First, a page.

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It started when two canine scientists decide to become pen pals in an era of digital media...


16 September 2012

AAWS-struck: effecting change in animal welfare

Absolutely loving the Real Gosling tumblr - this made my week!
Hey Julie!
Yes, I swear I'm not ignoring you or your questions and I will get back to you about all the juicy things you raised in your last post. But now I'm home from Canberra, I really need to tell you about the AAWS National Workshop while it's all fresh.

As I mentioned in my previous AAWS postI’ve been part of the AAWS ‘working dog working group sub-group’ since 2007. At this year’s workshop I presented about the two working dog welfare research projects that AAWS have funded over the past few years. 

read the report here
The first-ever Australian Working Dog Survey in 2009 (you can read the full report here) and the follow up Australian Working Dog Industry Action Plan that was submitted to government mid-year (and as of Friday, I’m happy to report it’s also available online: the summary and full report are available here). 

The ‘Survey’ was the first of its kind in the world and gathered benchmarking data about the sourcing, breeding, raising, assessment, training, trainer education, housing, health care and end points of 4,195 of Australia's working dogs. As you know, it's a really diverse industry including dogs from private (e.g. farm), government (e.g. military & police), assistance/service (e.g. guide/seing eye) and sporting (e.g. racing greyhounds) sectors.
Access the full Plan here

These preliminary findings were then extended in the ‘Action Plan’ to provide a three year strategic plan that will aid to unite and engage the various Australian Working Dog Industry sectors to advance the welfare and productivity of Australia’s iconic working dogs.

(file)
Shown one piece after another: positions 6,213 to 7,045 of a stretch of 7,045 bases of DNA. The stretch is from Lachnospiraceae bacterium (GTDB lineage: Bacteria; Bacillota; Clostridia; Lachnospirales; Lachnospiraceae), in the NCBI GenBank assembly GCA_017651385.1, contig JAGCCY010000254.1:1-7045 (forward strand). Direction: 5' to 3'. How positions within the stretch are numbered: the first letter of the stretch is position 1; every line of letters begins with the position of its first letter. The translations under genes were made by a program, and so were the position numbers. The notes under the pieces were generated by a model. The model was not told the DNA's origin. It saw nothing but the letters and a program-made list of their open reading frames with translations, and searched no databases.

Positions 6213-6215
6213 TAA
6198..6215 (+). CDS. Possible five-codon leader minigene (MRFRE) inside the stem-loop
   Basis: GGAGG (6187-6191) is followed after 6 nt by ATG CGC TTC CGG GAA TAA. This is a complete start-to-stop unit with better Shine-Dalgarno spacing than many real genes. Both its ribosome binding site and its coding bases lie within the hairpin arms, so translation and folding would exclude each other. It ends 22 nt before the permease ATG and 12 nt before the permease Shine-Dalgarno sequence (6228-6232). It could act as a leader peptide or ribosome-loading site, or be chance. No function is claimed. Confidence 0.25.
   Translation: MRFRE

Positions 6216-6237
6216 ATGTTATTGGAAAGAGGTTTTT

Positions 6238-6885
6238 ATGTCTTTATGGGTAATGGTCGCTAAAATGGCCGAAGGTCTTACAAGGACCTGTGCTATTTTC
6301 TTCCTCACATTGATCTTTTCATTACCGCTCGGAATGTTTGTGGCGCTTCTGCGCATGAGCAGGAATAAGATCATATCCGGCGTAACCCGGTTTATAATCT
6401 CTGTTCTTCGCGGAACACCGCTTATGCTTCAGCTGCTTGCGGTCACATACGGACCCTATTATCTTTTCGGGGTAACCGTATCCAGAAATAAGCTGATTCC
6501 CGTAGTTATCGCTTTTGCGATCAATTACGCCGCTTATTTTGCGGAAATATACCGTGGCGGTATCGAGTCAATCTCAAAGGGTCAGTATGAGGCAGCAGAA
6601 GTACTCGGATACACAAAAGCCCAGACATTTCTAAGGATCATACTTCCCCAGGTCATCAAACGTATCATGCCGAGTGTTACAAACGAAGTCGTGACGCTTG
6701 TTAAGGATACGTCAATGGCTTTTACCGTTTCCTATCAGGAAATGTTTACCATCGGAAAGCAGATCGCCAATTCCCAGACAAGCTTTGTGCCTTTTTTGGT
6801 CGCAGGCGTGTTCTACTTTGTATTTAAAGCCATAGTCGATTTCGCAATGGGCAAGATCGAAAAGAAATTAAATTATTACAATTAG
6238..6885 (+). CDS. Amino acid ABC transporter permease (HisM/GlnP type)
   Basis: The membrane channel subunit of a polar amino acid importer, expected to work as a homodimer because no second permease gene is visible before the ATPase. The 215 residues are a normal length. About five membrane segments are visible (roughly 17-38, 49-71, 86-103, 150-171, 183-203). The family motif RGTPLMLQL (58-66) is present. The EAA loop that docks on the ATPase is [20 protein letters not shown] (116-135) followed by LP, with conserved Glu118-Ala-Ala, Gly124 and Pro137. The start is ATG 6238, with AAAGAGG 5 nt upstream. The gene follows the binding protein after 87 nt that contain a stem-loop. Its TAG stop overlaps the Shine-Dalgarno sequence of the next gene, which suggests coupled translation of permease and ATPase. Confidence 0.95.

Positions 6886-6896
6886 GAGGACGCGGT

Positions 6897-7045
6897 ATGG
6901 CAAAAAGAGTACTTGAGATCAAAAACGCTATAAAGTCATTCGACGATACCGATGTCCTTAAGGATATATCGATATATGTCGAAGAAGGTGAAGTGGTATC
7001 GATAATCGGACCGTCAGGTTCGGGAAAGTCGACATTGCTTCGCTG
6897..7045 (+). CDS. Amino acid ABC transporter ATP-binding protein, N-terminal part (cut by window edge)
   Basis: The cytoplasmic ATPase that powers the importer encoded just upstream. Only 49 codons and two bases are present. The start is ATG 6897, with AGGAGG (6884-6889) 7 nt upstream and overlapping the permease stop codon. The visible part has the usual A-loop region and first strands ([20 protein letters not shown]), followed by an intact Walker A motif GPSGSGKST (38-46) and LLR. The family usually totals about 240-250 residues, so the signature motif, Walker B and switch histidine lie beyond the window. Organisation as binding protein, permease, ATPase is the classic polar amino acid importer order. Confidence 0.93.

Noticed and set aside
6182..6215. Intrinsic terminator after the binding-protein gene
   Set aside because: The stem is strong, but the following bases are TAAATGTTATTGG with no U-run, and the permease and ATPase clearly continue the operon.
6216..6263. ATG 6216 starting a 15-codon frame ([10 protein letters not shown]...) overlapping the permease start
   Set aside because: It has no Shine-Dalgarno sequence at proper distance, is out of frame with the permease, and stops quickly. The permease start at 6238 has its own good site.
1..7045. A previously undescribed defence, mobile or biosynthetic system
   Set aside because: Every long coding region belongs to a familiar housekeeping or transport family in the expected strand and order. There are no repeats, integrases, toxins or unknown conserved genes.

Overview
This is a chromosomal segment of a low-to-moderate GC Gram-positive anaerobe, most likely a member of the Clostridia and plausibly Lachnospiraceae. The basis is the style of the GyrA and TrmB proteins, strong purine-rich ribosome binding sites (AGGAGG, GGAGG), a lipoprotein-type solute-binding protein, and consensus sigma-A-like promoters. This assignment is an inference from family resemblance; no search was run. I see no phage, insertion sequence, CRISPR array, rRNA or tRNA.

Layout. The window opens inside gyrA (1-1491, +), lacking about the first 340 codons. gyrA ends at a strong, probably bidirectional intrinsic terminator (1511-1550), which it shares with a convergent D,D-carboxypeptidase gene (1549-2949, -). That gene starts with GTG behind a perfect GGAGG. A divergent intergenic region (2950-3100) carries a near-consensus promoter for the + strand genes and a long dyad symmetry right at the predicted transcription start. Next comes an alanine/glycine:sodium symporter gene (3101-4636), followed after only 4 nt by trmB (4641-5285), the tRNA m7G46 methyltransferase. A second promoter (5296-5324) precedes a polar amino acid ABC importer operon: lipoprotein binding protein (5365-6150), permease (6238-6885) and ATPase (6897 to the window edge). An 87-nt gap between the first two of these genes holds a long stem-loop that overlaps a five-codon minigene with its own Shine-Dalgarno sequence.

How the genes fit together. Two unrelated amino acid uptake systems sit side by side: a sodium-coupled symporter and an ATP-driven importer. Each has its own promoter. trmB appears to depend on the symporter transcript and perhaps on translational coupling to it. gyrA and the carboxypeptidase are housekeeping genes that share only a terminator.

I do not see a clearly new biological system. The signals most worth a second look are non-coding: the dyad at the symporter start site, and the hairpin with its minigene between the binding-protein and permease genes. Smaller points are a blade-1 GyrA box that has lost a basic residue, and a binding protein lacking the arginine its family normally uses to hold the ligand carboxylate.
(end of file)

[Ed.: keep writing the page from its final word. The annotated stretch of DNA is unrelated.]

I've been very fortunate to collaborate with Dr Nick Branson and Professor Paul McGreevy on these two research projects and it was really fun to share the project outcomes with the extended AAWS stakeholder group. It was a great feeling to receive lots of positive feedback and interest in the projects. 

There were lots of great questions and even expressions of interests from other animal sector groups (cows! horses!) wanting to learn more about the process to be able to apply a similar approach to help break down their big picture goals into achievable targets and strategies.

Working at the interface between research and industry has lots of challenges, but I have always enjoyed problem solving. I feel that these kind of initiatives make the best use of my background and also feeds that passion of working 'like a dog' to make a difference. And I like that - a lot.

So getting back to our Real Gosling buddy up there - you like my slides, huh?
Well OK - you might as well see them all and hear my talk then!

You still need to tell me about those pink pads Julie - I haven't forgotten them! 



1. N. Branson, M. Cobb, P. McGreevy (2010). The Australian Working Dog Survey Report 2009. Australian Government Department of Agriculture, Fisheries and Forestry. 

2. N. Branson, M. Cobb, P. McGreevy (2012). The Australian Working Dog Industry Action Plan 2012. Australian Government Department of Agriculture, Fisheries and Forestry. 

If you'd like to know more about the work of Nick and Paul, here are a few (randomly) selected articles of theirs to check out:
Branson, N.J. & Rogers, L.J. (2006). Relationship between paw preference strength and noise phobia in Canis familiaris., Journal of Comparative Psychology, 120 (3) 183. DOI: 10.1037/0735-7036.120.3.176

McGreevy, P. D. (2007) Breeding for quality of life. Animal Welfare, 16 (1) 125.

McGreevy, P.D., Starling, M., Branson, N.J., Cobb, M.L. & Calnon, D. (2012). An overview of the dog–human dyad and ethograms within it, Journal of Veterinary Behavior: Clinical Applications and Research, 7 (2) 117. DOI: 10.1016/j.jveb.2011.06.001

© Mia Cobb 2012
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